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These minerals, mental health supplements and herbal immunity helpers shouldn’t be mixed, according to a nutritionist.
Supplements may not be seen in the same serious light as taking prescription or chemical medication, which is why many of us might try our hand at a few different pills, tablets, sprays or drinks when we want to improve our health. But dosing up on all of these things might not be giving you the benefits you were hoping for.
“Many natural supplements can interact with each other,” says Holland and Barrett nutritionist Alex Glover. “There are different types of interaction that can happen with any form of nutrition aid, ranging from a reduction in absorption rates to harmful overdose effects.”
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Yes, your supplements can be potent enough to cause serious side effects. The problem is that “it’s very rare that you’ll find two herbal supplements tested together in a clinical trial, discontinuing plavix for surgery ” says Glover, which means drawing up a complete list of interactions is almost impossible. But there are some popular pairings that Glover warns might be doing more harm than good.
Minerals that interact
Combining minerals is rarely bad, according to Glover. “However, I’d be aware of the fact that iron and calcium ‘compete’ for the same processes in the body, which can lower the absorption rate if they are taken together.”
That’s true when pairing foods, meaning your body won’t take in as much iron from a steak if you eat it with calcium-rich cheese, for example, and that’s also the case when taken in tablet form.
“It’s impossible to say what degree of inhibition it has, especially as absorption rates depend on the individual and their gastrointestinal system, but it’s fair to say that there will be some interaction,” says Glover.
“That might not be a problem if you’re taking a multivitamin that contains 100% of your daily intake and you’re eating a balanced diet rich in nutrients, but it’s relevant to people with a real problem with those micronutrients – so if you are severely anaemic or you have osteoporosis, you probably should be more mindful of spacing the foods or tablets out.”
Supplements that shouldn’t be taken together
When it comes to herbal remedies, the golden rule is not to combine supplements that promise the same result. “I know that when people have an ailment or a problem, they think it’s best to throw the kitchen sink at it and just try everything, but that’s not the best way forward,” says Glover.
That’s particularly true when it comes to mental health supplements. These natural remedies, like CBD or magnesium sprays, are popular, but many of them trigger the same reaction in your body and can be dangerous when taken together.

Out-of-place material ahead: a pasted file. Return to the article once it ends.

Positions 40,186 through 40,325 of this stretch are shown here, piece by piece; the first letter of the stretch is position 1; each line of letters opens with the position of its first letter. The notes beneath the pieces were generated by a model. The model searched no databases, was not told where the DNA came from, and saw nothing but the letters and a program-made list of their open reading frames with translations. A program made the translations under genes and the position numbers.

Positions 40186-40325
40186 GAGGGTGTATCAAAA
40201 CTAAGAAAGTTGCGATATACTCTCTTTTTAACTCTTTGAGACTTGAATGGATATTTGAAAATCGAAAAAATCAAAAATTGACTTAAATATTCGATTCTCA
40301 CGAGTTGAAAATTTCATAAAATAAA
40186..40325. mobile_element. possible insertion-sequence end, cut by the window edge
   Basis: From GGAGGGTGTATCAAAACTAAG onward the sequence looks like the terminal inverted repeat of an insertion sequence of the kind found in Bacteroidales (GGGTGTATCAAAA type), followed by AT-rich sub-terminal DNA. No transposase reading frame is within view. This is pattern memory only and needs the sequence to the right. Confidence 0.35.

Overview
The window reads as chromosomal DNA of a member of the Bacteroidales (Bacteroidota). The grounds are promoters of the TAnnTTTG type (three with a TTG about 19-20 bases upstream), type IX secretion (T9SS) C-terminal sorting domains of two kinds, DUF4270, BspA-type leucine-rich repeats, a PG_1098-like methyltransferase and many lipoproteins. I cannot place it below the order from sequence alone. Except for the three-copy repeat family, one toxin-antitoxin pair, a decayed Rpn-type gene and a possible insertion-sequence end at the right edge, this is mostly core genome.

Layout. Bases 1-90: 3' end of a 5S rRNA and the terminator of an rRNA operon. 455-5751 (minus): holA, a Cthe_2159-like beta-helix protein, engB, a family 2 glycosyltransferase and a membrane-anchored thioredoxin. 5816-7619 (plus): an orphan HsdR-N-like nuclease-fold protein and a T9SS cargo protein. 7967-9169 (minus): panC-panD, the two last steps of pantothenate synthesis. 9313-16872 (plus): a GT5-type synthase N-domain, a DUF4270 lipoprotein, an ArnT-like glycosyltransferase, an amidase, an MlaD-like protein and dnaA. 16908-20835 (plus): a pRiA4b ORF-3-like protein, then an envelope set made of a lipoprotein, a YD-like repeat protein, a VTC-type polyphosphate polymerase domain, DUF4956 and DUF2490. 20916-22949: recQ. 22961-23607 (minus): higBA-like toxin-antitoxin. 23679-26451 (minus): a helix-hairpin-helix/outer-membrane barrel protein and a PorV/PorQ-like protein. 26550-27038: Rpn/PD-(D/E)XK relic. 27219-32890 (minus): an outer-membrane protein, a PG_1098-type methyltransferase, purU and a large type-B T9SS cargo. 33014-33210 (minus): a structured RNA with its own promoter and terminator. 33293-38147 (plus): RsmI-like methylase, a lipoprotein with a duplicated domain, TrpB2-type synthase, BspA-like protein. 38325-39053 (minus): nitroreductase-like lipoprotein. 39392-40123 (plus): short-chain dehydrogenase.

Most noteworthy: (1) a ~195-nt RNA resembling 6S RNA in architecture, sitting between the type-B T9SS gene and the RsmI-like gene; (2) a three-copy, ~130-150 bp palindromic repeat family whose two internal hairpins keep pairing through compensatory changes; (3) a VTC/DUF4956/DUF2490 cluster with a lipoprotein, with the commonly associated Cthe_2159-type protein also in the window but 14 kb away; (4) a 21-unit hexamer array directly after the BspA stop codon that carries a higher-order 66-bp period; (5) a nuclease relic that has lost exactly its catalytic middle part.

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“For example, supplements like saffron and 5-HTP both work by having the same effect on serotonin. They shouldn’t be taken together otherwise you’re going to get a ‘double dose’ effect which could be detrimental in the long term,” says Glover.
Another example is valerian root, a strong natural sleep aid that shouldn’t be mixed with other sleep enhancing substances, particularly alcohol or antihistamines, to avoid side effects of drowsiness and dizziness.
St John’s wort is another hugely popular supplement for low mood and anxiety that Glover warns shouldn’t be taken with any other form of medication, including herbal treatments. “That’s because of the way in which St. John’s wort is metabolised. It inhibits a certain enzyme in the liver that other medications need in order to be broken down,” he explains.
It might mean you don’t ingest a high enough dose of your prescription medication, which can be dangerous for many. And, when taken with other mood enhancers, can again cause an overdose effect based on high levels of serotonin.
Glover also warns against pairing too many natural anti-inflammatories, a common supplement for those with joint pain or who are susceptible to regular colds. “Turmeric and curcumin are popular anti-inflammatory supplements that can help prevent soreness and infection,” says Glover.
“But in order for your body to heal and protect itself from illness, it needs some inflammation in the body. You don’t want to take too many supplements that reduce inflammation and stop the body’s natural processes.”
Whether or not over-the-counter supplements can really lower inflammation to a dangerous point hasn’t been proven, but piling on the anti-inflammatories isn’t wise. “I wouldn’t say you would do yourself harm, but it might be counterproductive,” Glover says.
“You can get immunity complexes or relaxing formulas which may contain multiple different compounds, but these are formulated with the inhibitory and complementary doses in mind. The main concern is that it’s very, very hard for an individual on the shop floor to work out what individual supplements work together and what doesn’t,” he adds.
Remember that before taking any supplement it’s always best to talk to your GP. And don’t be nonchalant about your natural supplements – they can be potent too.
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